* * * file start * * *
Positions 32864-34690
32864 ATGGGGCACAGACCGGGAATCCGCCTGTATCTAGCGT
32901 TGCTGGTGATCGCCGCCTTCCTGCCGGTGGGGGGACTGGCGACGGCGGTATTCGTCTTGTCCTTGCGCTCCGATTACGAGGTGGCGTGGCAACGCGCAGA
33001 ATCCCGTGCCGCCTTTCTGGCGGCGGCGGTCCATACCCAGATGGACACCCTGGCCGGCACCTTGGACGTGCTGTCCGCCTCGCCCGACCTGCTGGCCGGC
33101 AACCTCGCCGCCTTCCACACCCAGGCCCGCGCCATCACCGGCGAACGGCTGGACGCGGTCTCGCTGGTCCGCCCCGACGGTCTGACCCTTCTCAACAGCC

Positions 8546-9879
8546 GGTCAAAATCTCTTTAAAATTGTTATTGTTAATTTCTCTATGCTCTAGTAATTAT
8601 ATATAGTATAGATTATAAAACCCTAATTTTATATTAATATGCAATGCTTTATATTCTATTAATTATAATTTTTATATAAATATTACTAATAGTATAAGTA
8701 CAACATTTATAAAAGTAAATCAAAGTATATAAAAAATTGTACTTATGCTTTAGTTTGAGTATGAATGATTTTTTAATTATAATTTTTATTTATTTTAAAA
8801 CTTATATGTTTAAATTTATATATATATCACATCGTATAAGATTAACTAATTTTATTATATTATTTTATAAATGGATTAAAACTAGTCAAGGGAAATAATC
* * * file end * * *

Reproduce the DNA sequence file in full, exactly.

Positions 32864-34690
32864 ATGGGGCACAGACCGGGAATCCGCCTGTATCTAGCGT
32901 TGCTGGTGATCGCCGCCTTCCTGCCGGTGGGGGGACTGGCGACGGCGGTATTCGTCTTGTCCTTGCGCTCCGATTACGAGGTGGCGTGGCAACGCGCAGA
33001 ATCCCGTGCCGCCTTTCTGGCGGCGGCGGTCCATACCCAGATGGACACCCTGGCCGGCACCTTGGACGTGCTGTCCGCCTCGCCCGACCTGCTGGCCGGC
33101 AACCTCGCCGCCTTCCACACCCAGGCCCGCGCCATCACCGGCGAACGGCTGGACGCGGTCTCGCTGGTCCGCCCCGACGGTCTGACCCTTCTCAACAGCC

Positions 8546-9879
8546 GGTCAAAATCTCTTTAAAATTGTTATTGTTAATTTCTCTATGCTCTAGTAATTAT
8601 ATATAGTATAGATTATAAAACCCTAATTTTATATTAATATGCAATGCTTTATATTCTATTAATTATAATTTTTATATAAATATTACTAATAGTATAAGTA
8701 CAACATTTATAAAAGTAAATCAAAGTATATAAAAAATTGTACTTATGCTTTAGTTTGAGTATGAATGATTTTTTAATTATAATTTTTATTTATTTTAAAA
8801 CTTATATGTTTAAATTTATATATATATCACATCGTATAAGATTAACTAATTTTATTATATTATTTTATAAATGGATTAAAACTAGTCAAGGGAAATAATC